When Cliven Bundy found himself the subject of America’s shock and horror, Ta-Nehisi Coates explained in The Atlantic that the problem with Bundy isn’t that he’s a racist, but that he is “an oafish racist … who invokes the crudest stereotypes, like cotton picking. This makes white people feel bad. The elegant racist knows how to injure non-white people while never summoning the specter of white guilt. Elegant racism requires plausible deniability, as when Reagan just happened to stumble into the Neshoba County fair and mention state’s rights.”
Trolls may be inelegant, but their inelegance shouldn’t always signal harmlessness. “Internet trolling is not random,” argues West. “It is a sentient, directed, strong-armed goon of the status quo.” Though Rush Limbaugh chooses his words for their ability to incense, he also believes women are inferior to men and that black people are inferior to white people. His contributions and widespread support reflect a cultural ethos that permits and enjoys hateful speech towards unambiguous populations—populations who have, at one time or another, enjoyed second-class citizenry. My personal decision to discount him because he employs the tactics of a troll who wants attention doesn’t change this bigger truth. It’s a truth worth seeing clearly, and it doesn’t go away when we profess to ignore it. Ann Coulter may be “trolling” in her criticisms of soccer, but behind the sensationalist click-bait, these criticisms provide a vehicle for her larger perpetual project, pursued with sincerity: bigotry. Behind every instance of inelegant racism we choose to dismiss as absurd, there exist supporting systems and instances of the utmost elegance.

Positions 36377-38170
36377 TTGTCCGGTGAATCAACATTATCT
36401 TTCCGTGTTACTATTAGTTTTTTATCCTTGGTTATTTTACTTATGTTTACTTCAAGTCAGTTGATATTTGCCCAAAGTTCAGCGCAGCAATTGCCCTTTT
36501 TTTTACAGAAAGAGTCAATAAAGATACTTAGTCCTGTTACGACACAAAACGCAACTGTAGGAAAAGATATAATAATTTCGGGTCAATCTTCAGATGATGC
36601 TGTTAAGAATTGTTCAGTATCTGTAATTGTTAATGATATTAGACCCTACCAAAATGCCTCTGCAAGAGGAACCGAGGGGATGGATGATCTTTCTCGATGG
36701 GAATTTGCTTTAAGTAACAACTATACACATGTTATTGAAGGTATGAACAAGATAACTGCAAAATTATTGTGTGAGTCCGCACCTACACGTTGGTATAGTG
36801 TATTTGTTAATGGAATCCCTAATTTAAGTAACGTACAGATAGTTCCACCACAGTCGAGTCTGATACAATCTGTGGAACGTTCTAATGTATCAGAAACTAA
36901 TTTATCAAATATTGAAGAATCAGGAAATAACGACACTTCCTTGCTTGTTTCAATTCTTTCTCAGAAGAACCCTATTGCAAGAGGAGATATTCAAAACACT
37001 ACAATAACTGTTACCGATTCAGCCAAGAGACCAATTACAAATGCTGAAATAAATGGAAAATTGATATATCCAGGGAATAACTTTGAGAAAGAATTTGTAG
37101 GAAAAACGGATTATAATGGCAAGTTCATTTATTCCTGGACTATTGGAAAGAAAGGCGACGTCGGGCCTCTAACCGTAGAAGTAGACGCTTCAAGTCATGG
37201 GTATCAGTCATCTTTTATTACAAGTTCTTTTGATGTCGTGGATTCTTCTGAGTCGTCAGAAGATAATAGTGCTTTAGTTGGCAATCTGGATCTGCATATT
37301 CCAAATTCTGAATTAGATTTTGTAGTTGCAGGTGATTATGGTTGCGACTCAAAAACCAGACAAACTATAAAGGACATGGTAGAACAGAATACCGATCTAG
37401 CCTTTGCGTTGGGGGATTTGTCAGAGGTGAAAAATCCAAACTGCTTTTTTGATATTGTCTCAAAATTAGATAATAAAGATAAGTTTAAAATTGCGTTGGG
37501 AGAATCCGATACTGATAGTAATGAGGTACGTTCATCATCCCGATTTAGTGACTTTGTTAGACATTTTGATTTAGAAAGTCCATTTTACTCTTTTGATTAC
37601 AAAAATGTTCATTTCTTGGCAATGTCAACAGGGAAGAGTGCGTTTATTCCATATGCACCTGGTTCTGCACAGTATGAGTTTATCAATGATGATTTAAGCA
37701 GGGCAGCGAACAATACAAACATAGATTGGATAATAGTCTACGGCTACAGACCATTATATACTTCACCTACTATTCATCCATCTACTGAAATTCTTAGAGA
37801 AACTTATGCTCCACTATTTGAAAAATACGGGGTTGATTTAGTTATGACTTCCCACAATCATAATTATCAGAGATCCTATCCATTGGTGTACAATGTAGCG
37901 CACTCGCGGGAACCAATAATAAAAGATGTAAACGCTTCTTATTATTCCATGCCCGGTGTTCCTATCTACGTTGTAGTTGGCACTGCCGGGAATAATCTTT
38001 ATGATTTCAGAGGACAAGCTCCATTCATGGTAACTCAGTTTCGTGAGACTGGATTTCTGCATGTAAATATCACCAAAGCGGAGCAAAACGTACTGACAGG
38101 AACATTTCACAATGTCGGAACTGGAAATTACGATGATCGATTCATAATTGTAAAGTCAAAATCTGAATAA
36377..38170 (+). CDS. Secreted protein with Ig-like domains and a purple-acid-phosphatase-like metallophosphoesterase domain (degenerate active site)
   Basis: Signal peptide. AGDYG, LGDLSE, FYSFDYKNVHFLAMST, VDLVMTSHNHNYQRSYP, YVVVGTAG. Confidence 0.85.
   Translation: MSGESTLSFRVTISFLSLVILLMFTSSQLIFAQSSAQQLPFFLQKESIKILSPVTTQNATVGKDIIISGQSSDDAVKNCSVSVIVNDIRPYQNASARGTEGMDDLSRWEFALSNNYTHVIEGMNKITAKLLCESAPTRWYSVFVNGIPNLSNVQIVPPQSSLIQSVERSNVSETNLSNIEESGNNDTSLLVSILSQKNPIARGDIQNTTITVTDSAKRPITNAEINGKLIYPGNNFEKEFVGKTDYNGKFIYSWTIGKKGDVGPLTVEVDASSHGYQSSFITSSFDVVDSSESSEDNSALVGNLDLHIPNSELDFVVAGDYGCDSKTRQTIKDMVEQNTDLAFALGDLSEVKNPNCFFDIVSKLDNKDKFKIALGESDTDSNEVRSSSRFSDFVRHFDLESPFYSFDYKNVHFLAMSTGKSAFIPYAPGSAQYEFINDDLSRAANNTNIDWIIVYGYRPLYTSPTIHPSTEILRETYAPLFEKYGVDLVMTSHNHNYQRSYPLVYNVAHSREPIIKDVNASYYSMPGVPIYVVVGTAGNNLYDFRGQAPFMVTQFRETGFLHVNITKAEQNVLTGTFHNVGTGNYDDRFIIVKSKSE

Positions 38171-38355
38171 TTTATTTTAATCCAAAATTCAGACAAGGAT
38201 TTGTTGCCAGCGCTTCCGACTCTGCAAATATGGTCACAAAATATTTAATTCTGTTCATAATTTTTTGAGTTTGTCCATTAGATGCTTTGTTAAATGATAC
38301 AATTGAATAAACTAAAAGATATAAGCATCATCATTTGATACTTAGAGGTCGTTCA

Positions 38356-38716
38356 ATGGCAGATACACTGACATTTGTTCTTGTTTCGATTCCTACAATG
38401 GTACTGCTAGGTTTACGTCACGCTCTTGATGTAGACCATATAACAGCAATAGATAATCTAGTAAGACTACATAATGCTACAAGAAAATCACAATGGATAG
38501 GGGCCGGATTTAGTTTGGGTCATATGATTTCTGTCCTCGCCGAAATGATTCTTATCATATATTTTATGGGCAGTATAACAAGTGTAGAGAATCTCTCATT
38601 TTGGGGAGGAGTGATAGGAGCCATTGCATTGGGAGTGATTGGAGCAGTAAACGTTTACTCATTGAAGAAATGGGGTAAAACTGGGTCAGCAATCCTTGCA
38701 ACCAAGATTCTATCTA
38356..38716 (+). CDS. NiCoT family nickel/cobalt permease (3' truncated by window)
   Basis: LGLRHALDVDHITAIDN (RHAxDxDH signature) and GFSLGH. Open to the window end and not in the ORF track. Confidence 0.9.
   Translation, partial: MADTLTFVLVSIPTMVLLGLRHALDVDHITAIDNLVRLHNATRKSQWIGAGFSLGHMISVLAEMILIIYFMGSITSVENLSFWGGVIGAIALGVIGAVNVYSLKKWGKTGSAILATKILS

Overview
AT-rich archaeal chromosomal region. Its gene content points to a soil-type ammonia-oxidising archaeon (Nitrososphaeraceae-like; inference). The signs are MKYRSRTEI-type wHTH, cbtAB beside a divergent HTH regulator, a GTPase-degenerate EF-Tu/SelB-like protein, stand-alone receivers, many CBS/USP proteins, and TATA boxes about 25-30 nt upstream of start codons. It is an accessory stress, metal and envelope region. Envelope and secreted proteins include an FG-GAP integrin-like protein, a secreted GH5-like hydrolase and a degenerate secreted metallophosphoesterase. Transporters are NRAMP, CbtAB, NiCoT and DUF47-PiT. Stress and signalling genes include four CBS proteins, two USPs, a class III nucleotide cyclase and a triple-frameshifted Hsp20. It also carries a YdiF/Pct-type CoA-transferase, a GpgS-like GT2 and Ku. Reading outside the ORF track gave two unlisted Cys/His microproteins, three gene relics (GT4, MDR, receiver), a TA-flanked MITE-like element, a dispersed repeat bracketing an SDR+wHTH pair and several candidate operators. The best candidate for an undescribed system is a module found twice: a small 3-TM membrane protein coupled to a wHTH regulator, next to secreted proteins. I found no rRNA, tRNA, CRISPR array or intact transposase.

The advice to starve trolls can work well on an individual level. Were we able to pull it off collectively, it would eventually deny a forum to the likes of Coulter and Trump. But the legitimacy of this advice seems undermined by two factors: one, our continual inability to execute it, and two, the case of the troll who means it.
And if the advice to ignore them doesn’t work, maybe we should stop calling Coulter, Trump, and Limbaugh “trolls.” Despite their resemblances to the ugly cartoon, riddled with warts and crooked spines, their impact on America isn’t always cartoonish. The spikes they sling cause harm. By continually dismissing Coulter as ridiculous, we lose the chance to address this harm and the real cultural currency of her comments: the racism, sexism, and homophobia dressed up in red, white, and blue. This perversion isn’t new and it’s not unique to Coulter. But her continual expression of it, aided by widespread media coverage, drives the spike in deeper. It’s only when we address the perversion that we get a chance to correct it; to imagine a patriotism that rings true and that doesn’t trade in the language of bigotry. This exercise in imagination is a conversation worth having repeatedly, and Coulter gives us reason to have it.